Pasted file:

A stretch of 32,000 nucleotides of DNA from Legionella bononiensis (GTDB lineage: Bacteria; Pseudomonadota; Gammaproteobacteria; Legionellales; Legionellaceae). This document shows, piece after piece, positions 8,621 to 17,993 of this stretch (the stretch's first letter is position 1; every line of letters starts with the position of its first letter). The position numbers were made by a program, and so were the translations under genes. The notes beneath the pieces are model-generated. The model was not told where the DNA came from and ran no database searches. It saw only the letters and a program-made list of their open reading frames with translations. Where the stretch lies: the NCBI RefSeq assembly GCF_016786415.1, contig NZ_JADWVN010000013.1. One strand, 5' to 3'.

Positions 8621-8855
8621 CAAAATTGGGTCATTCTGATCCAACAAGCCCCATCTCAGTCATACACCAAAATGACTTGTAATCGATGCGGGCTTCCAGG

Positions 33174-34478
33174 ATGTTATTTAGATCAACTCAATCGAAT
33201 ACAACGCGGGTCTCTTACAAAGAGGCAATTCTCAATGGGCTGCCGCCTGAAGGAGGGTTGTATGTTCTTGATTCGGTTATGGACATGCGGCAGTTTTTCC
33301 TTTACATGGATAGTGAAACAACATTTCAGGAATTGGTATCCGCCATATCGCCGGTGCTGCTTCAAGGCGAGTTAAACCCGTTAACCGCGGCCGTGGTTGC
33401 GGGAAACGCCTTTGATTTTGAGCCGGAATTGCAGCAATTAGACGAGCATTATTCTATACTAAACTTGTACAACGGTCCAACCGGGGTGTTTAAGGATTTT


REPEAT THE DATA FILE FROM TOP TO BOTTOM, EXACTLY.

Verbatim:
A stretch of 32,000 nucleotides of DNA from Legionella bononiensis (GTDB lineage: Bacteria; Pseudomonadota; Gammaproteobacteria; Legionellales; Legionellaceae). This document shows, piece after piece, positions 8,621 to 17,993 of this stretch (the stretch's first letter is position 1; every line of letters starts with the position of its first letter). The position numbers were made by a program, and so were the translations under genes. The notes beneath the pieces are model-generated. The model was not told where the DNA came from and ran no database searches. It saw only the letters and a program-made list of their open reading frames with translations. Where the stretch lies: the NCBI RefSeq assembly GCF_016786415.1, contig NZ_JADWVN010000013.1. One strand, 5' to 3'.

Positions 8621-8855
8621 CAAAATTGGGTCATTCTGATCCAACAAGCCCCATCTCAGTCATACACCAAAATGACTTGTAATCGATGCGGGCTTCCAGG

Positions 33174-34478
33174 ATGTTATTTAGATCAACTCAATCGAAT
33201 ACAACGCGGGTCTCTTACAAAGAGGCAATTCTCAATGGGCTGCCGCCTGAAGGAGGGTTGTATGTTCTTGATTCGGTTATGGACATGCGGCAGTTTTTCC
33301 TTTACATGGATAGTGAAACAACATTTCAGGAATTGGTATCCGCCATATCGCCGGTGCTGCTTCAAGGCGAGTTAAACCCGTTAACCGCGGCCGTGGTTGC
33401 GGGAAACGCCTTTGATTTTGAGCCGGAATTGCAGCAATTAGACGAGCATTATTCTATACTAAACTTGTACAACGGTCCAACCGGGGTGTTTAAGGATTTT